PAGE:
Transverse Waves in Physics
- Transverse waves oscillate perpendicularly to their direction of motion. This means that the graph of their position over time will describe a sine wave. Transverse waves are never mechanical, because no mechanism causes motion perpendicular to transfer of mechanical energy.
- All electromagnetic radiation is a transverse wave. Electromagnetic radiation is all around you, and it includes visible light, radio waves, microwaves, infrared light and ultraviolet light. Electromagnetic radiation, unlike mechanical waves, can travel through a vacuum.
- Mechanical waves are waves that travel by displacing matter. Most mechanical waves are longitudinal. However, some transverse mechanical waves exist, including water waves and the waves created by oscillating a string up and down.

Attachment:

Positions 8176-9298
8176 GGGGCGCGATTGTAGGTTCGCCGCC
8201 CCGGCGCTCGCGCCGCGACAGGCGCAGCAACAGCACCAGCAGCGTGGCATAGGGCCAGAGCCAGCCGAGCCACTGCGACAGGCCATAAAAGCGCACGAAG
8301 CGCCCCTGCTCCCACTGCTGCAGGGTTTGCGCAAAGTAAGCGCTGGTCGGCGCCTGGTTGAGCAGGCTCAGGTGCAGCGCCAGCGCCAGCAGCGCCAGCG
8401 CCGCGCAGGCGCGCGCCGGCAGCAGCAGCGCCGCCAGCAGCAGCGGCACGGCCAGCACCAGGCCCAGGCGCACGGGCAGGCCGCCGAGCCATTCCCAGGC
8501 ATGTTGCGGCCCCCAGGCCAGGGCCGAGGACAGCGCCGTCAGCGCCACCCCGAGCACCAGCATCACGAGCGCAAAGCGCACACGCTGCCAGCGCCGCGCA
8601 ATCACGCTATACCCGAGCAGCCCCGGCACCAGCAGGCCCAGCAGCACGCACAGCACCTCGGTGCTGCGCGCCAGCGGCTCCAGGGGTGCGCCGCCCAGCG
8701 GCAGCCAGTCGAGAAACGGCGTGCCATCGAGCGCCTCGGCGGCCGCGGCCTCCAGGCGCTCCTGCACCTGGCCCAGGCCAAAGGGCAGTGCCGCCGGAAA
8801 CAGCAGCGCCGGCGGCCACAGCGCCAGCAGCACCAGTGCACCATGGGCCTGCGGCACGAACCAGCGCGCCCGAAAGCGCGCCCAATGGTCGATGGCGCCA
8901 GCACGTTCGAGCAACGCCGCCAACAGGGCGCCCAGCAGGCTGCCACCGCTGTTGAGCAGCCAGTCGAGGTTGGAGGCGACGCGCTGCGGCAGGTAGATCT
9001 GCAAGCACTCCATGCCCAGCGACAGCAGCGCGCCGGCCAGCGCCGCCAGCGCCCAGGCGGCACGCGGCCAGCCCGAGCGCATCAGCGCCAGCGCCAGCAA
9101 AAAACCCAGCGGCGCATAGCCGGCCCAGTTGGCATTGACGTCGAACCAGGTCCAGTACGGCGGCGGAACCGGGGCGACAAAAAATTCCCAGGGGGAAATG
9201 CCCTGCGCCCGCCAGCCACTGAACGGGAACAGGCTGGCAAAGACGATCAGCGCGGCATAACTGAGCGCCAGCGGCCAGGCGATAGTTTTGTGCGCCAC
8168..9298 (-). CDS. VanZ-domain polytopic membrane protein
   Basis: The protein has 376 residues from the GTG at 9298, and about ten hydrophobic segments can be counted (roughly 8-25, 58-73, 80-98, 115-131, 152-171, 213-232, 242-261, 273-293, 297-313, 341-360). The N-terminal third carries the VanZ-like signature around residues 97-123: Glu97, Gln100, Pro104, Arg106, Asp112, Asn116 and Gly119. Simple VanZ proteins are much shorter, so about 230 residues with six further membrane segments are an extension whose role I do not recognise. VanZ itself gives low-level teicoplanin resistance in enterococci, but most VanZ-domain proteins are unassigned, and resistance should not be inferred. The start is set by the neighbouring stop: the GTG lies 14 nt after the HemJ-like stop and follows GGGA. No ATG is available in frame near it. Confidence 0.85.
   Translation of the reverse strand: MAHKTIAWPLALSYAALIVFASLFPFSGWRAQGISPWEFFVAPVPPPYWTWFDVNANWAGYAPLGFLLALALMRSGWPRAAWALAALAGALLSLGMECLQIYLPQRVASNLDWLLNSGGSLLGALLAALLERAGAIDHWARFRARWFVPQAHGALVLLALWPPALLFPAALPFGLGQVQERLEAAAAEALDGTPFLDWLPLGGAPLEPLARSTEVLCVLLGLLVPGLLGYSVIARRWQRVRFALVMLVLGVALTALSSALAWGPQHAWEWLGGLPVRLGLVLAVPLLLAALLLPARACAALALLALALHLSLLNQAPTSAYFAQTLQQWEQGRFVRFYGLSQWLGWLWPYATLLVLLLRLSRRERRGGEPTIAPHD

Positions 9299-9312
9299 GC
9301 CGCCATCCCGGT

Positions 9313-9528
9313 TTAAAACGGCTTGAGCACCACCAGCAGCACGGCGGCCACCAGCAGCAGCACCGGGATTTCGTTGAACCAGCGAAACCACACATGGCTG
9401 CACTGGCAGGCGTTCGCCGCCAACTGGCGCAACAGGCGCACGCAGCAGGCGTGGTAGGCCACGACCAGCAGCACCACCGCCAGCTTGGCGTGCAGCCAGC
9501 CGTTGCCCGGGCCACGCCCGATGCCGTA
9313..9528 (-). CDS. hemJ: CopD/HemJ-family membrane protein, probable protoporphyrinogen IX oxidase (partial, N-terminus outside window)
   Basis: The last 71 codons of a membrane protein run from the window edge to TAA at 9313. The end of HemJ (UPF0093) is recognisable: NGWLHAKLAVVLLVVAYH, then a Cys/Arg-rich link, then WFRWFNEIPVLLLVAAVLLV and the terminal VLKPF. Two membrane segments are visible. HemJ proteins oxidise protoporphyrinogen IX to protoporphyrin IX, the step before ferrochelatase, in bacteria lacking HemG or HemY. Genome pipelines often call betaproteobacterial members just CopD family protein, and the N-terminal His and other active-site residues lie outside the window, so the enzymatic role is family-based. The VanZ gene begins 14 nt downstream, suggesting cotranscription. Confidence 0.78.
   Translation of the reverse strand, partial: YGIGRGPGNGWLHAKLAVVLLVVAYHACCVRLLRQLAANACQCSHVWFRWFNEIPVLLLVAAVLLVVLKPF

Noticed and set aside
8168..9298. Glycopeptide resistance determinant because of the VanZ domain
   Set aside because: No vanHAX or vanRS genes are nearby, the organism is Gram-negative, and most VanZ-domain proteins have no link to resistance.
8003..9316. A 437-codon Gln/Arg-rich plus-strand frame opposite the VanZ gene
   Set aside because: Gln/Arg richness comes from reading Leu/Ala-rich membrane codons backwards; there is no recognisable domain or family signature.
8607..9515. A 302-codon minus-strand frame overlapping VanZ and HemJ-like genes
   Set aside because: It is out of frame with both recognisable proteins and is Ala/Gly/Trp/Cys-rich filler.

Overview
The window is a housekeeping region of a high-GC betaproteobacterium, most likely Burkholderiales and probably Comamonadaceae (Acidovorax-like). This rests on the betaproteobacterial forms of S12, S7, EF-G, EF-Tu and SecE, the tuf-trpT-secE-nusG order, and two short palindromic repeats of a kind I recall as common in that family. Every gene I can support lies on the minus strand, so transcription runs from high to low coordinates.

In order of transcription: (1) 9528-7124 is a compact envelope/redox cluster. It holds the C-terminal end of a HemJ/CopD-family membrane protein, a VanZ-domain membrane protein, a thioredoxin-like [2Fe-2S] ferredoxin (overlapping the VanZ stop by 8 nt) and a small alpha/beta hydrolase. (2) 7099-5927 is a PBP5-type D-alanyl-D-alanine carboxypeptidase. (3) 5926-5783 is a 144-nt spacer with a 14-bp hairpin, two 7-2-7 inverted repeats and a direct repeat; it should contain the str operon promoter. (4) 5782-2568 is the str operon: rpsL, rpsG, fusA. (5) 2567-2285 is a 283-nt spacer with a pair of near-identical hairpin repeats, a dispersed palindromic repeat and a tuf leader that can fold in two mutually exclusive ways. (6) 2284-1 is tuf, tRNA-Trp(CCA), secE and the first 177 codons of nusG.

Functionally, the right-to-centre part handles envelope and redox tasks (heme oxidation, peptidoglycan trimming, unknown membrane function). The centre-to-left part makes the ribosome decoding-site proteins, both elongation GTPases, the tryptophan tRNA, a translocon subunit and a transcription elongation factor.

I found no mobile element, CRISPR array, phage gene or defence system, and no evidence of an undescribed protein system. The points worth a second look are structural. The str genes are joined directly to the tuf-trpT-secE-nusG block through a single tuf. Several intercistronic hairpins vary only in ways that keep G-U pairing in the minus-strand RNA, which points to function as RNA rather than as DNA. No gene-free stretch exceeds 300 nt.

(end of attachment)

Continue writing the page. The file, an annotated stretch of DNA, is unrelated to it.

Waves and Slinkies
- You can demonstrate what a transverse wave looks like with a slinky. Anchor one end of the slinky to a doorknob or anything that holds it well off the ground. Hold the other end of the slinky and shake it up and down. The oscillations of your arm will transmit to the slinky and you will be able to see a distinct wave pattern traveling through it.